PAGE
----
10 Days of Christmas…Consumerism: Day 6

Screen Shot 2014-12-21 at 12.10.52 PM

Image from Lisa Larter

It’s day 6 in our crash course of consumer psychology, and we’ve gotten into a lot of great work on social influence and contagion. Until now, we’ve ignored some inherently social marketplace phenomena: word of mouth advertising and customer reviews. These days, customer reviews and review sites like Yelp help consumers make purchasing decisions, or select products and services better suited to their needs. Customer reviews are supported by the concept of word of mouth, or hearing about something from someone else.

Word of mouth is powerful for several reasons. We know from social psychology that other people are often swayed by expertise or experience, and people writing product or service reviews have generally used the product or service.1 We are also persuaded more often by those familiar to us than by unfamiliar people, something researchers have dubbed “tie strength.”2 But as we’ve reviewed in past articles, complete strangers’ product choices can influence us also, so word of mouth can come from a large range of sources. And, boy, is it influential!

Research has shown that this product feedback we receive from others has both short and long-term consequences, with word of mouth affecting future decisions, as well as those made in the moment.3 In fact, researchers have found that word of mouth advertising has longer carryover effects and higher response elasticities than traditional marketing efforts.4 Basically, this means that word of mouth is more influential over time, and yields more customers per effort, than traditional marketing. As you can see, word of mouth is very desirable for businesses, and it works better on us as consumers.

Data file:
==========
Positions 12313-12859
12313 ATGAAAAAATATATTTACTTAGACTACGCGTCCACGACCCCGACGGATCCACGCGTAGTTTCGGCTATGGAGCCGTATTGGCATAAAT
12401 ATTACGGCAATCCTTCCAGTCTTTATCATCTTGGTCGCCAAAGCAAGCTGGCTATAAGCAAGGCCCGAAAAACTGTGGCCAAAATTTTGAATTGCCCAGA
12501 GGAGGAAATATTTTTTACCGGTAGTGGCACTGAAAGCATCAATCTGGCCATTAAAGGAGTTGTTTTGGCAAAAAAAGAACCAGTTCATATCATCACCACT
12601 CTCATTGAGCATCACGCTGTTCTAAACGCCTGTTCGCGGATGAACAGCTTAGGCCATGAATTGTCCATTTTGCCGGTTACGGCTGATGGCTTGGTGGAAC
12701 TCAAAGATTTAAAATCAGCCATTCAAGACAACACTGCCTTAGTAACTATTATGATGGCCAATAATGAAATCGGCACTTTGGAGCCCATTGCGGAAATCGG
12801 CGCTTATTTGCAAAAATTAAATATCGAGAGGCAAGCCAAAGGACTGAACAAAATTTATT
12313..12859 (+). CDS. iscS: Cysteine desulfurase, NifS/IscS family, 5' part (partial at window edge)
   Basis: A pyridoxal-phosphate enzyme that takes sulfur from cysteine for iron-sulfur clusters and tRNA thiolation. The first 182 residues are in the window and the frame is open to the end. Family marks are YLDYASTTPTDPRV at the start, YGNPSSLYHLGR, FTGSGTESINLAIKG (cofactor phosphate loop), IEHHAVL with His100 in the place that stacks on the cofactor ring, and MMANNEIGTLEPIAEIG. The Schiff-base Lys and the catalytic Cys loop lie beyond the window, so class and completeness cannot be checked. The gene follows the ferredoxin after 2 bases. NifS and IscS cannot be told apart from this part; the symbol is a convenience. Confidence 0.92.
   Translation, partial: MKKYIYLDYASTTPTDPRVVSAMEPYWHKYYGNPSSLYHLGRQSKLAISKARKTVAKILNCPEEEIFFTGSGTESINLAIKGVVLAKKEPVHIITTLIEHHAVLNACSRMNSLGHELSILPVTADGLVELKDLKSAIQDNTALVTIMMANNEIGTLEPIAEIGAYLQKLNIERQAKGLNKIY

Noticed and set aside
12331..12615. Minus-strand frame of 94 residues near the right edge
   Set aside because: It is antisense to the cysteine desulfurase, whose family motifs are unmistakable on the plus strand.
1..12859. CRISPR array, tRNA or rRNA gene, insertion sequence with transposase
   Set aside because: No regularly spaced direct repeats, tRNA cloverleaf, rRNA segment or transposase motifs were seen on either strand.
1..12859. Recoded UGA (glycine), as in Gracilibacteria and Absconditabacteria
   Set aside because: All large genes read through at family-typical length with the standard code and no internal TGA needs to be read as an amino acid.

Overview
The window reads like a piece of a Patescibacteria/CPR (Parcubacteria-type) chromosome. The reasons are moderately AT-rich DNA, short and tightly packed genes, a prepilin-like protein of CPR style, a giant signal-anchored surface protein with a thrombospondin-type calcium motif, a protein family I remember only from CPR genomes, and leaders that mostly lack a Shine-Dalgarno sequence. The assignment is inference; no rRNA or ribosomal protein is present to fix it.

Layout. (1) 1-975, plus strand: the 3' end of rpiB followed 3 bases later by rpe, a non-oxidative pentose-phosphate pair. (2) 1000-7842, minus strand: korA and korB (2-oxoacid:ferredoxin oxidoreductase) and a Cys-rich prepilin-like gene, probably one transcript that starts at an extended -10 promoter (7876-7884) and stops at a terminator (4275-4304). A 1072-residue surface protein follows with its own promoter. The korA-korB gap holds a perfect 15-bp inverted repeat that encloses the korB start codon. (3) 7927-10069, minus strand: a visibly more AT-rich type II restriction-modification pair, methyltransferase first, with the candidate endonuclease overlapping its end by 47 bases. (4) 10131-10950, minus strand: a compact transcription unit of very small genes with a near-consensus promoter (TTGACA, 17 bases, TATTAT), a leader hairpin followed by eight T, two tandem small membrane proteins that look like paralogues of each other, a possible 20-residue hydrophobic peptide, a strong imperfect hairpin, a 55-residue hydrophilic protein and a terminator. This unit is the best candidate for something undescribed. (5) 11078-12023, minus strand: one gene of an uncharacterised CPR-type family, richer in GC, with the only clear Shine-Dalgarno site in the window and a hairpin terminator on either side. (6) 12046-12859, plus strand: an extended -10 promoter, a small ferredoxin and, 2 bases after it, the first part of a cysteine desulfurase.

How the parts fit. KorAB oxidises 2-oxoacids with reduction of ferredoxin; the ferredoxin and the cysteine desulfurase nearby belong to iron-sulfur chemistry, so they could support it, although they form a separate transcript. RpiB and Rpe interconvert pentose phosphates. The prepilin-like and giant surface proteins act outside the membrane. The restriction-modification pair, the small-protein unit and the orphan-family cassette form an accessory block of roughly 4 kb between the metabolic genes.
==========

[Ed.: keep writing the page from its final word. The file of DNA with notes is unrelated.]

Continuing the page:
Customer reviews of products or services are one expression of this type of word of mouth feedback. While browsing merchandise, you can get educated opinions and specifics about the product, as well as warnings or issues with service. Unsurprisingly, these reviews often play a role in our product decisions. For instance, book sales on Amazon and Barnes and Noble online bookstores are directly related to both the number and type of positive reviews left by other customers.5 In another study, researchers found that participants were about 20% more likely to choose recommended products than non-recommended products.6 But, luckily for companies, brand loyalty moderates the effect of product reviews, such that consumers are less likely to be swayed by reviews when they already like a brand or product.7

It’s been a wonderful journey through social influence within the consumer realm. Tomorrow, we’re turning to conceptualizations of brands as people. So, obviously, you won’t want to miss that 😉

  1. Petty, R. E., Cacioppo, J. T., & Goldman, R. (1981). Personal involvement as a determinant of argument-based persuasion. Journal of Personality and Social Psychology, 41(5), 847.
  2. Bansal, H. S., & Voyer, P. A. (2000). Word-of-mouth processes within a services purchase decision context. Journal of Service Research, 3(2), 166-177.
  3. Bone, P. F. (1995). Word-of-mouth effects on short-term and long-term product judgments. Journal of Business Research, 32(3), 213-223.
  4. Trusov, M., Bucklin, R. E., & Pauwels, K. (2009). Effects of word-of-mouth versus traditional marketing: findings from an internet social networking site. Journal of Marketing, 73(5), 90-102.
  5. Chevalier, J. A., & Mayzlin, D. (2006). The effect of word of mouth on sales: Online book reviews. Journal of Marketing Research, 43(3), 345-354.
  6. Senecal, S., & Nantel, J. (2004). The influence of online product recommendations on consumers’ online choices. Journal of Retailing, 80(2), 159-169.
  7. Ahluwalia, R., Burnkrant, R. E., & Unnava, H. R. (2000). Consumer response to negative publicity: the moderating role of commitment. Journal of Marketing Research, 37(2), 203-214.